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Islamic State-linked hackers target thousands of New Yorkers

By
Amy R. Connolly
Hackers with alleged ties to the Islamic State posted online personal information from some 3,000 New York City-area residents, most of whom don't work for the government. Photo by SP-Photo/Shutterstock
Hackers with alleged ties to the Islamic State posted online personal information from some 3,000 New York City-area residents, most of whom don't work for the government. Photo by SP-Photo/Shutterstock

NEW YORK, April 29 (UPI) -- Some 3,000 New York City-area residents, most of them private citizens with no government ties, were targeted in an Islamic State "hit list," law enforcement said.

The list, intended as a threat, contains as many as 3,600 names. It includes some employees with the State Department and Homeland Security, but mostly contains personal information from private citizens. It was posted on site accessible to only IS supporters and is being considered a scare campaign from the IS-related group Caliphate Cyber United.

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Law enforcement authorities said there is no specific threat to any one person or group. The FBI and New York Police Department plan to visit the homes of those targeted. The FBI said it would not comment on the incident specifically, but "the FBI routinely notifies individuals and organizations of information collected during the course of an investigation that may be perceived as potentially threatening in nature."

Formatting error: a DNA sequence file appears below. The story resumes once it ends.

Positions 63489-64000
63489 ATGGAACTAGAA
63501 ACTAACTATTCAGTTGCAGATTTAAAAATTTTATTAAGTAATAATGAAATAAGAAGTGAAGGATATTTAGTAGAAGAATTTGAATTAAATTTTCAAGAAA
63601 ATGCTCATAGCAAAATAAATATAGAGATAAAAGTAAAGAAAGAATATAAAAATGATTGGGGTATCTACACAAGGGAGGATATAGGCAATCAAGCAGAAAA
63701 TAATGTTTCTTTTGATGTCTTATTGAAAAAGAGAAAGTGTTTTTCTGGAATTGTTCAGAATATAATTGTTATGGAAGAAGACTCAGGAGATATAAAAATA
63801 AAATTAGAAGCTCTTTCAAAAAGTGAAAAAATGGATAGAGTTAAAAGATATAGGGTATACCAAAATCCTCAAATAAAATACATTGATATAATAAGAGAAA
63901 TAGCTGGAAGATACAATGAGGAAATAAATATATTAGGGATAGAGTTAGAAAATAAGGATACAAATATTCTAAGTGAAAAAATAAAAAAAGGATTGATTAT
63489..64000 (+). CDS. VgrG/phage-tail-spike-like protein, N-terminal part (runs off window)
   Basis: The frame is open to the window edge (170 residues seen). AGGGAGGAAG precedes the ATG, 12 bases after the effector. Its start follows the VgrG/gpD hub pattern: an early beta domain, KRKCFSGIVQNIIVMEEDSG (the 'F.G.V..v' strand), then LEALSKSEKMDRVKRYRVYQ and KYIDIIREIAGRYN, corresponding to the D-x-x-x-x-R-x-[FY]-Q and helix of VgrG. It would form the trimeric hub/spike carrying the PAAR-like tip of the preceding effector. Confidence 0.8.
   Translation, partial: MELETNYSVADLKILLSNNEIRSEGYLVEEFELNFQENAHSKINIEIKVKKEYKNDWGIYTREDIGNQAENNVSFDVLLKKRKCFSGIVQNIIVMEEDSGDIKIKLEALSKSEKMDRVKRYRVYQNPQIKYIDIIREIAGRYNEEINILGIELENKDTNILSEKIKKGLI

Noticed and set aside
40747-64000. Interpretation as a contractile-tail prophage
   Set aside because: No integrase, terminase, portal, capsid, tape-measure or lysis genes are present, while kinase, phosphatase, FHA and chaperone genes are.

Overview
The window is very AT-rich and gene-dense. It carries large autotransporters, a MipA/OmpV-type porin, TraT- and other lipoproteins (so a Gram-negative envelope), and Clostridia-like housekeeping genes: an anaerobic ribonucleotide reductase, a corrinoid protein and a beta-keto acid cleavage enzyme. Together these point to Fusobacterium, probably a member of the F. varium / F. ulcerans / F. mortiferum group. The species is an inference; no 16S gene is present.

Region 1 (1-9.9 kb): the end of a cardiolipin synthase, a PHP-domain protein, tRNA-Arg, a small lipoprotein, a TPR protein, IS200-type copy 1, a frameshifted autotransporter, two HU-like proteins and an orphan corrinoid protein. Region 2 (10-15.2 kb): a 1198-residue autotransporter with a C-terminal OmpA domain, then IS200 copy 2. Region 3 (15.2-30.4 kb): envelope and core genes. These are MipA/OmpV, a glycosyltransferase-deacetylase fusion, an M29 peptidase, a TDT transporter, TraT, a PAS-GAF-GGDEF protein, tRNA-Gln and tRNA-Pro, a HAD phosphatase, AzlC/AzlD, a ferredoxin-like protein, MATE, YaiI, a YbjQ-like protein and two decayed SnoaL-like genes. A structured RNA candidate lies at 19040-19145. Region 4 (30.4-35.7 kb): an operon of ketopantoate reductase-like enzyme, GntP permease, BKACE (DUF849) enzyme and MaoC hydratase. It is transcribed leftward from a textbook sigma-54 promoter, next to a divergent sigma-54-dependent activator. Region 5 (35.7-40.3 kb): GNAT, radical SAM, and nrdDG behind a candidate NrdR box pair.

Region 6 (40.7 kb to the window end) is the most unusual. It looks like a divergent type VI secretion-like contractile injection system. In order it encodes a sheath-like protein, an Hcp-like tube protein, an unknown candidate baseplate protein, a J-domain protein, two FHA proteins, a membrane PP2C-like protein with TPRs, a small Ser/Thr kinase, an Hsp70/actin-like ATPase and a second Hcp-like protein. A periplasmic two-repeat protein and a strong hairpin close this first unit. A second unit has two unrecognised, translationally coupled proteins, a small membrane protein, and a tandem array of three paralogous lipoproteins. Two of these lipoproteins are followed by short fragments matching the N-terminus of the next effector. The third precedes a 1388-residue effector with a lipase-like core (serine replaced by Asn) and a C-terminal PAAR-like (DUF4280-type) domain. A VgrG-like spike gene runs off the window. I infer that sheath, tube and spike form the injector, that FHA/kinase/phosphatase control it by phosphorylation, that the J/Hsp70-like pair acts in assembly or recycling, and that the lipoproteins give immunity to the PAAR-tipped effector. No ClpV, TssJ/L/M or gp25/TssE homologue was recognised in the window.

"Potential threats may relate to individuals, institutions or organizations and are shared in order to sensitize potential victims to the observed threat, and to assist them in taking proper steps to ensure their safety," FBI spokeswoman Carol Cratty said.

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The IS, also known as ISIS, ISIL and Daesh, has published online "hit lists" before but with fewer names and more government-related individuals.

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